I spent the Fourth of July having perhaps one of the worst job interviews, one of those interviews that gets cited for "How NOT to Have an Interview" articles on job-hunting sites. To be fair, what the people were looking for wasn't clearly expressed in the advert, so I didn't feel too bad about losing it once I realized they wanted someone with a lot more chemistry in their background. It was not a celebration, unless you count the beer I had at the end of a draining day as my version of a drunken orgy, and it most emphatically did not have fireworks.
I had a few problems adjusting to holidays in the Netherlands. Because Karel works shifts, he has a very irregular schedule and is just as likely to have to work a weekend as he is to have Wednesday free. When I lived in the US, holidays were a way to mark the passage of time: New Year's was the start of the new year; St. Patrick's meant spring was just around the corner; Memorial Day meant I could start wearing white; July 4 was the midsummer; Labor Day meant school started; and Thanksgiving meant that I was in deep trouble if I hadn't gotten together my Christmas list.
Most of the holidays in the Netherlands are religious, with the exception of New Year's and Liberation Day. And as such, it is impossible to set them to any date, as Easter Monday, Ascension Day, and the second day of Pentecost are X days after Day Y. These are more-or-less universally Christian holidays, and thus are recognized by the entire country, but Carnival and St. Maartens are more regional. Carnival is mainly in the south--in Nijmegen we have a token celebration, but most of the shops don't even bother to close--while St. Maartens is observed in the northern provinces as well as Maastricht. The latter is explained by the fact that Sint Maarten coincides with the harvest; the north is largely agrarian. The Dutch version of the Wiki page says the tradition (making lanterns, singing songs, getting candy) is spreading throughout the rest of the Netherlands, but it could be that the writer is getting confused with Halloween celebrations, since some small enclaves of expats rig trick-or-treat routes for their kids.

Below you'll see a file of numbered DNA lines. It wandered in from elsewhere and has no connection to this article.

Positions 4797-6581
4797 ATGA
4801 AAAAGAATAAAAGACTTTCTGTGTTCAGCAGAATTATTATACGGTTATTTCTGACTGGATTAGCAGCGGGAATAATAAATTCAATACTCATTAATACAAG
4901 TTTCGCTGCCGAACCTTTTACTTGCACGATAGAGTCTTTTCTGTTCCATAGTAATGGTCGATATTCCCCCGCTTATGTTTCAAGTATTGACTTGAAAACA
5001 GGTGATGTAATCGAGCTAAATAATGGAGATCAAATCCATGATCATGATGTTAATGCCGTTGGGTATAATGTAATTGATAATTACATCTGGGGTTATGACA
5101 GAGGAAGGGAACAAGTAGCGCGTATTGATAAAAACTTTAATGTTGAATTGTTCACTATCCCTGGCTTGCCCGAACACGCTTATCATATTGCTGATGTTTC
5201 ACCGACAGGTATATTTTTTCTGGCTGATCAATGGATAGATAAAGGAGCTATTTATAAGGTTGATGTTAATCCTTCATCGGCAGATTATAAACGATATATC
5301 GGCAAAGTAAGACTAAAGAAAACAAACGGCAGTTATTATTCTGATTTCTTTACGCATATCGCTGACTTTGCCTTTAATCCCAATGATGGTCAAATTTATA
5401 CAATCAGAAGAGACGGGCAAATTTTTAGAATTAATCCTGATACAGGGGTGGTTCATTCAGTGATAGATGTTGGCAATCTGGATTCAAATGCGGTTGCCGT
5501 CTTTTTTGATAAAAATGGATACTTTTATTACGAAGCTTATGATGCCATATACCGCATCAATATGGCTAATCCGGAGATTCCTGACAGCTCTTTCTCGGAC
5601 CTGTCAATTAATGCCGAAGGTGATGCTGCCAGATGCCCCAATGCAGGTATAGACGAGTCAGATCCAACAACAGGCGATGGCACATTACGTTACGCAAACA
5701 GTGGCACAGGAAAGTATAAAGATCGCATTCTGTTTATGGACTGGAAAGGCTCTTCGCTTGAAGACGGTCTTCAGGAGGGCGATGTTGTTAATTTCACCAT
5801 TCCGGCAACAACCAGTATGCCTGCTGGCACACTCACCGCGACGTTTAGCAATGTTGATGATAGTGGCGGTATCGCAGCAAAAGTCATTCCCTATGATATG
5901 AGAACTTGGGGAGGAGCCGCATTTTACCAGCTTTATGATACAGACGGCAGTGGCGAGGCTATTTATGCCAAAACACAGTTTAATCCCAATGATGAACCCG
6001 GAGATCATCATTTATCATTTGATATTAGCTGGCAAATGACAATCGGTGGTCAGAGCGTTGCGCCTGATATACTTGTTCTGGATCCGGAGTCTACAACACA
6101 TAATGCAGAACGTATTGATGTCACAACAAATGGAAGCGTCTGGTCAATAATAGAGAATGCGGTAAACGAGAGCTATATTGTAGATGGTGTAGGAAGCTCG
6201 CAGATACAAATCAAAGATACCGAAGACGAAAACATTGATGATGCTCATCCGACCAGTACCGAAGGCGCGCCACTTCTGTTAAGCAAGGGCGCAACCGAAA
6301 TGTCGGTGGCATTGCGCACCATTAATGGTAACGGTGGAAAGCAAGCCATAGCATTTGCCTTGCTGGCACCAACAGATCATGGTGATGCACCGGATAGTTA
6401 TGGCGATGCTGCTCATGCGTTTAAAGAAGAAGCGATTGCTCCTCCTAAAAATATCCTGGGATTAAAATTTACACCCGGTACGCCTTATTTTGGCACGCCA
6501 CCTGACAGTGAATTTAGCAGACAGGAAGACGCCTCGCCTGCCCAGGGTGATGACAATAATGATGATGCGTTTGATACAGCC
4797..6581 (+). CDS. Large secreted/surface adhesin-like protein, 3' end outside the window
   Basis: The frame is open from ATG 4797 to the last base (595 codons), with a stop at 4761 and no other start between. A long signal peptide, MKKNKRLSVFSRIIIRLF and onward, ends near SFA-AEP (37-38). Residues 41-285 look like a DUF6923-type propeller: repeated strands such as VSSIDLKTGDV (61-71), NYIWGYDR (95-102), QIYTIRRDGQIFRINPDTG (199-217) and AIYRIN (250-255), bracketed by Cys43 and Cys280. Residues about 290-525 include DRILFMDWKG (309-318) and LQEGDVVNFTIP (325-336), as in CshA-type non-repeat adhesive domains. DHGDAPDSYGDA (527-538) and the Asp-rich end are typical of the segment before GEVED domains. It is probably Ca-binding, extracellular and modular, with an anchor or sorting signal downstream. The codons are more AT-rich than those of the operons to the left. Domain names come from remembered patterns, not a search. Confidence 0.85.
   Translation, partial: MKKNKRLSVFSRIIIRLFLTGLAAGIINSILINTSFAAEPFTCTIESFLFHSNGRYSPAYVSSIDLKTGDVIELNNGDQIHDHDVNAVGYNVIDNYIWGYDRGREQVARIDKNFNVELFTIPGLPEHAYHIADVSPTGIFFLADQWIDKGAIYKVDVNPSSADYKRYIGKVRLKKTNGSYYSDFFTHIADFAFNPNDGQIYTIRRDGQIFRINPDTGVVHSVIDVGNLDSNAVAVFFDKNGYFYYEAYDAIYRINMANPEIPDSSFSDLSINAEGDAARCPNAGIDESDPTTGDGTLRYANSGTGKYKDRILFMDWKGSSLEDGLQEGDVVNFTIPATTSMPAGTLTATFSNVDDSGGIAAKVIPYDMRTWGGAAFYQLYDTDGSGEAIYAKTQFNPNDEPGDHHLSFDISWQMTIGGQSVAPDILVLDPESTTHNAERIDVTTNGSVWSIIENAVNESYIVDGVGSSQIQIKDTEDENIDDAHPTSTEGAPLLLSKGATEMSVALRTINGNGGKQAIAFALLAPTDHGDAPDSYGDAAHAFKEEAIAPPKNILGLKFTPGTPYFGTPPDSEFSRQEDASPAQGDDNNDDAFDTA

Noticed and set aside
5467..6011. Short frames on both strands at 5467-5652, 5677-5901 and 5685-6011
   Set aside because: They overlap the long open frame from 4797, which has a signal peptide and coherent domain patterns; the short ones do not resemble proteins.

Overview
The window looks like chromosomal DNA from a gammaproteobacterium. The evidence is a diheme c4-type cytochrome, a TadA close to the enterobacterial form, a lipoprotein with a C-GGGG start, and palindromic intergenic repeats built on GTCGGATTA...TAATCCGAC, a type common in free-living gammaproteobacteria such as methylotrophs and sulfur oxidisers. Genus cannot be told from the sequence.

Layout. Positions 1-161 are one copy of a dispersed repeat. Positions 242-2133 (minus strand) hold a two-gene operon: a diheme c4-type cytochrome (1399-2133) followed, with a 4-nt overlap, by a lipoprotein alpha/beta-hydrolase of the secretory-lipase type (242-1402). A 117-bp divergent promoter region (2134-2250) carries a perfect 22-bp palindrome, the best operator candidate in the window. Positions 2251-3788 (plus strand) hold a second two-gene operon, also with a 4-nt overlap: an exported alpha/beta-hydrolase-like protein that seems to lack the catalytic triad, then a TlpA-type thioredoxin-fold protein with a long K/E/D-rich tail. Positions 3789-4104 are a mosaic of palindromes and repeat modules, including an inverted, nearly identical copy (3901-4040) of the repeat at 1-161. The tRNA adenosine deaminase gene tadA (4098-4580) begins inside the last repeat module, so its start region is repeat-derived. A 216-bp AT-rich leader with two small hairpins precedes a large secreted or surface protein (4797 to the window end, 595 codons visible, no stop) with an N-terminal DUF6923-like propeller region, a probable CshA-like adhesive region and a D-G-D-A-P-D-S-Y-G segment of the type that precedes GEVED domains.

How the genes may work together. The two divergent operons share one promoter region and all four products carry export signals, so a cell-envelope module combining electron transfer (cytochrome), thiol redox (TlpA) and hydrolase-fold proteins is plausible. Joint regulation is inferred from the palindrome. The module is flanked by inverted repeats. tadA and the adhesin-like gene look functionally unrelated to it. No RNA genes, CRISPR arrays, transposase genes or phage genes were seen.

The funny thing about holidays in the US and in the Netherlands: in the US, people purport to be Christians and say "God Bless America" and all that stuff, but they don't celebrate the Ascension, or the Pentecost; and indeed, unless you're a priest, I doubt you'd know when to do so. In the Netherlands, religion is one of those things you're expected to have but not to share, lest you be mistaken for an evangelicizing prick, and yet the Ascension and Pentecost are marked holidays.
*This jellyfish shot is the only one that has red, (a little) white, and blue.